Virtually every poll, pundit and prediction shows a massive, staggering loss for Donald Trump on November 8th. Republicans are also likely to lose both the Senate and the House of Representatives. The Republican Party is increasingly at odds with Republican voters. Republican voters are increasingly dissatisfied with Republican leadership. A process begun long before this election cycle. But Republican voters are only one small piece of the problem. American public opinion as a whole has been moving away from the Republican Party platform. A more liberal America has been moving away from Republican positions on abortion, trade, gun control and marriage. Two-thirds of Americans view the Republican Party unfavorably. Republicans are losing the demographic and partisan battle.
The GOP is fighting for its political and popular survival. Numerous GOP analysts believe the Republican Party as currently constituted will soon cease to exist. It may well split in two, a center-right party which approximates the current GOP and an “alt-right” party which caters to those who express more extreme positions on issues such as immigration, trade and U.S. foreign policy. Some current Republican leaders have turned their attention and efforts away from Donald Trump and towards the states in an effort to retain control of the House and some semblance of GOP stability. But some feel it is already too late. The damage has been done, win or lose.
This is one reason why Republicans who had previously denounced Donald Trump are coming back. Donald Trump needs to win and will say anything in order to make that happen, even if it hurts Republicans down the ticket and in the long-term. So Republicans need him to win to rescue this election, even if they cannot reign him in and disagree with his proposed policies. Most importantly, Republicans need Donald Trump to win so they can control the Supreme Court.
When Supreme Court Justice Antonin Scalia unexpectedly died in February the GOP lost a conservative stalwart who believed in a literal reading of the United States Constitution and argued in favor of those positions Republicans have traditionally held most dear. For the past 8 months Senate Republicans have refused to consider any Supreme Court nominee put forth by President Obama, their argument being that in final year of his presidency Obama has no right to appoint a new Justice. Popular opinion demands that appointment wait until a new president has taken office.
While a potentially noble, if misguided and untenable abdication of their duty to advise and consent, this is not the real reason for their refusal to hear nominees. Senator John McCain (R-AZ), in a recent radio interview in Philadelphia, clarified the Republican position on Supreme Court nominees saying, “I promise you that we will be united against any Supreme Court nominee that Hillary Clinton, if she were president, would put up. I promise you.”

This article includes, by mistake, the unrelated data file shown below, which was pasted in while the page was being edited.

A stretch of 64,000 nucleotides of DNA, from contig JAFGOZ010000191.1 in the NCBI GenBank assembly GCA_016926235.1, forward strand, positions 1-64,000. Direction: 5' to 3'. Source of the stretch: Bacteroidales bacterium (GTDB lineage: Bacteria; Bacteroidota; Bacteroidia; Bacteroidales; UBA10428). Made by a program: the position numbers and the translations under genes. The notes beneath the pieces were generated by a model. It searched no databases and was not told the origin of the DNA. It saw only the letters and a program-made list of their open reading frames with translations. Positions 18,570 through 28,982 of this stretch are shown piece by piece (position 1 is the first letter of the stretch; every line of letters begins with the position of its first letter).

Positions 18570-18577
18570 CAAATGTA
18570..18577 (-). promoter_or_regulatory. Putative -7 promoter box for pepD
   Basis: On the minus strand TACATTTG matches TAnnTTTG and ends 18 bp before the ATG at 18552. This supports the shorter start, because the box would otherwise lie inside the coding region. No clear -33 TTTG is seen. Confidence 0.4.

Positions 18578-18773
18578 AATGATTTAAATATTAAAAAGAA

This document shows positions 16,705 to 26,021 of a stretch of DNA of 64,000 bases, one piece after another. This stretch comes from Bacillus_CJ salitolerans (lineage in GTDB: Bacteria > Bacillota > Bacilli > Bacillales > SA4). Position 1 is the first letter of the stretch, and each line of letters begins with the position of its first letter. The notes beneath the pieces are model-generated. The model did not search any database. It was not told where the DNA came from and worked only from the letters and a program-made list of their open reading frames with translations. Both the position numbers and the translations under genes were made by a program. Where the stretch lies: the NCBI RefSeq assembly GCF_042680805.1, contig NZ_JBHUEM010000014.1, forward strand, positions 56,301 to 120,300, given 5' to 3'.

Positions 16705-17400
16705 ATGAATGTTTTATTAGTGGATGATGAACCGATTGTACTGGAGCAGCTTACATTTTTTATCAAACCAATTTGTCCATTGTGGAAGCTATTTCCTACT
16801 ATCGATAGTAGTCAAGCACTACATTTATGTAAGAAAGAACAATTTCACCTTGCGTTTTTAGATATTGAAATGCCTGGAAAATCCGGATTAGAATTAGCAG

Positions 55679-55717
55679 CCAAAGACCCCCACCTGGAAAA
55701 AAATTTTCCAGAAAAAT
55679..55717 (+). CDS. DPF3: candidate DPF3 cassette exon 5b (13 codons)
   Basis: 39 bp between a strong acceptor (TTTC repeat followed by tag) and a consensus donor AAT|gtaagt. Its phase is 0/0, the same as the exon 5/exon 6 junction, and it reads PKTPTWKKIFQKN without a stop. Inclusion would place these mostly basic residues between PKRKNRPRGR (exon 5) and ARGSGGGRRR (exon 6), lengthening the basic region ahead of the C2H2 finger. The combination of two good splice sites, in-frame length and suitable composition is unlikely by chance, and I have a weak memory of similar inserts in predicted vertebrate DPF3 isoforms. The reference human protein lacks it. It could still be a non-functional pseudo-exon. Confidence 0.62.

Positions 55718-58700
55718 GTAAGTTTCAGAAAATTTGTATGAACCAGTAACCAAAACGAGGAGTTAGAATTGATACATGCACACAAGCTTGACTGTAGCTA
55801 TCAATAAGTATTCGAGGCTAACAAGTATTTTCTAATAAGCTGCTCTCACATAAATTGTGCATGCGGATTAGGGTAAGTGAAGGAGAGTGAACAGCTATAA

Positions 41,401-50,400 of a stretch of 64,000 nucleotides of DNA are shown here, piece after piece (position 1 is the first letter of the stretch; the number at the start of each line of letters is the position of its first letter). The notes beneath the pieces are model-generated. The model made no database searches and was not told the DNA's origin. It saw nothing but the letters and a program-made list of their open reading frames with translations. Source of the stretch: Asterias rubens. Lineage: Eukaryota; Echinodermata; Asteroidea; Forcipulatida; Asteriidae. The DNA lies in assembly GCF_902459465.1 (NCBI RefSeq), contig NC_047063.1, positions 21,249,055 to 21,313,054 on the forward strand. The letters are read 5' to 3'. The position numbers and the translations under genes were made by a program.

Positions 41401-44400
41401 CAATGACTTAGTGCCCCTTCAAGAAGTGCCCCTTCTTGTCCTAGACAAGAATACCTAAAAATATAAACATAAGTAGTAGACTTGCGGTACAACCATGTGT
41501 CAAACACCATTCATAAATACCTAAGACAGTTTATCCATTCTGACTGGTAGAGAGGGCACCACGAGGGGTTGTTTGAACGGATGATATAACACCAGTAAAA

It was later qualified by a spokesperson from McCain’s Senate office who said Senator McCain would review the record of any nominee put forth by Hillary Clinton, but she “has a clear record of supporting liberal judicial nominees”. In other words, Senate Republicans have no interest in approving the appointment of a liberal Supreme Court justice. Or, perhaps more likely, three liberal Supreme Court justices.
Justices Ruth Bader Ginsburg (age 83), Anthony Kennedy (80), and Stephen Breyer (78) could all decide to retire during a Clinton presidency. This means Hillary Clinton would be able to replace four out of nine justices, two out of four conservative justices, potentially altering the balance of the Court for decades. Hopes for conservative Court rulings would be dashed. Any future Republican-friendly changes to Roe v. Wade would similarly be scuttled. Republicans could lose no only the White House and Congress but also the potential for the Supreme Court to overturn liberal legislation.
For a Republican Party rapidly losing favor both within and without, an election which promises to decrease Republican power in Washington and much mending needing to be done in order to secure the future of the GOP, the Supreme Court may represent the last bastion of Republican power. There is no guarantee Donald Trump would appoint a conservative justice viewed favorably by Senate Republicans, but in their view they must believe he would, or at least is more likely to do so than Hillary Clinton.
Donald Trump must win so a conservative-leaning Supreme Court can stand.